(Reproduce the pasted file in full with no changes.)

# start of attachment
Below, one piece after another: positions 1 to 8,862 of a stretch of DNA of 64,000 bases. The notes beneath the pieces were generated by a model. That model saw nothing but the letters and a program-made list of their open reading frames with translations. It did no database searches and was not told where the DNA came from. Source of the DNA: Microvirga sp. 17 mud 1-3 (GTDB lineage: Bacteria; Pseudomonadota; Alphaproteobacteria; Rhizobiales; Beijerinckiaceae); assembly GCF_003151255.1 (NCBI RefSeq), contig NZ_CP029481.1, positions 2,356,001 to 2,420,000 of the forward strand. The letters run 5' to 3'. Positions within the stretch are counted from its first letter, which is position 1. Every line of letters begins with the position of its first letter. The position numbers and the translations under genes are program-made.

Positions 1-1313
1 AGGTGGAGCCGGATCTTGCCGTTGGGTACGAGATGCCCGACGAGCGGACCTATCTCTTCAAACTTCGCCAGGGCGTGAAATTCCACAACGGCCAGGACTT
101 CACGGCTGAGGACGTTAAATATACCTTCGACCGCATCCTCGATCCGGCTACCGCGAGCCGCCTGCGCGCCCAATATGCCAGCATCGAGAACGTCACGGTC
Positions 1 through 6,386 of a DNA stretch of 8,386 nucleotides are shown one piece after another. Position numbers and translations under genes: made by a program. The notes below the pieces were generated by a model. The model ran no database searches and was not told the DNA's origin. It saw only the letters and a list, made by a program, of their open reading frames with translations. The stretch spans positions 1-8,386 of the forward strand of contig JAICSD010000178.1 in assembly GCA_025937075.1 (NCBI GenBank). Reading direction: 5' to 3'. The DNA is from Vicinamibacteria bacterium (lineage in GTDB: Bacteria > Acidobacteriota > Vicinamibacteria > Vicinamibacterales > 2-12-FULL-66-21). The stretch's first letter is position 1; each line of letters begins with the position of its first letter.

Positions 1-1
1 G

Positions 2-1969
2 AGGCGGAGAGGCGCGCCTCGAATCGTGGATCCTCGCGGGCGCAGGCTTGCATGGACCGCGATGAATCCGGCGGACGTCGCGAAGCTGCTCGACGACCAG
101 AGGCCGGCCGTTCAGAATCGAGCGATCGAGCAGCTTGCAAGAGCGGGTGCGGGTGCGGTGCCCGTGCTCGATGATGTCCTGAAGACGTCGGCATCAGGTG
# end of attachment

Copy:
Below, one piece after another: positions 1 to 8,862 of a stretch of DNA of 64,000 bases. The notes beneath the pieces were generated by a model. That model saw nothing but the letters and a program-made list of their open reading frames with translations. It did no database searches and was not told where the DNA came from. Source of the DNA: Microvirga sp. 17 mud 1-3 (GTDB lineage: Bacteria; Pseudomonadota; Alphaproteobacteria; Rhizobiales; Beijerinckiaceae); assembly GCF_003151255.1 (NCBI RefSeq), contig NZ_CP029481.1, positions 2,356,001 to 2,420,000 of the forward strand. The letters run 5' to 3'. Positions within the stretch are counted from its first letter, which is position 1. Every line of letters begins with the position of its first letter. The position numbers and the translations under genes are program-made.

Positions 1-1313
1 AGGTGGAGCCGGATCTTGCCGTTGGGTACGAGATGCCCGACGAGCGGACCTATCTCTTCAAACTTCGCCAGGGCGTGAAATTCCACAACGGCCAGGACTT
101 CACGGCTGAGGACGTTAAATATACCTTCGACCGCATCCTCGATCCGGCTACCGCGAGCCGCCTGCGCGCCCAATATGCCAGCATCGAGAACGTCACGGTC
Positions 1 through 6,386 of a DNA stretch of 8,386 nucleotides are shown one piece after another. Position numbers and translations under genes: made by a program. The notes below the pieces were generated by a model. The model ran no database searches and was not told the DNA's origin. It saw only the letters and a list, made by a program, of their open reading frames with translations. The stretch spans positions 1-8,386 of the forward strand of contig JAICSD010000178.1 in assembly GCA_025937075.1 (NCBI GenBank). Reading direction: 5' to 3'. The DNA is from Vicinamibacteria bacterium (lineage in GTDB: Bacteria > Acidobacteriota > Vicinamibacteria > Vicinamibacterales > 2-12-FULL-66-21). The stretch's first letter is position 1; each line of letters begins with the position of its first letter.

Positions 1-1
1 G

Positions 2-1969
2 AGGCGGAGAGGCGCGCCTCGAATCGTGGATCCTCGCGGGCGCAGGCTTGCATGGACCGCGATGAATCCGGCGGACGTCGCGAAGCTGCTCGACGACCAG
101 AGGCCGGCCGTTCAGAATCGAGCGATCGAGCAGCTTGCAAGAGCGGGTGCGGGTGCGGTGCCCGTGCTCGATGATGTCCTGAAGACGTCGGCATCAGGTG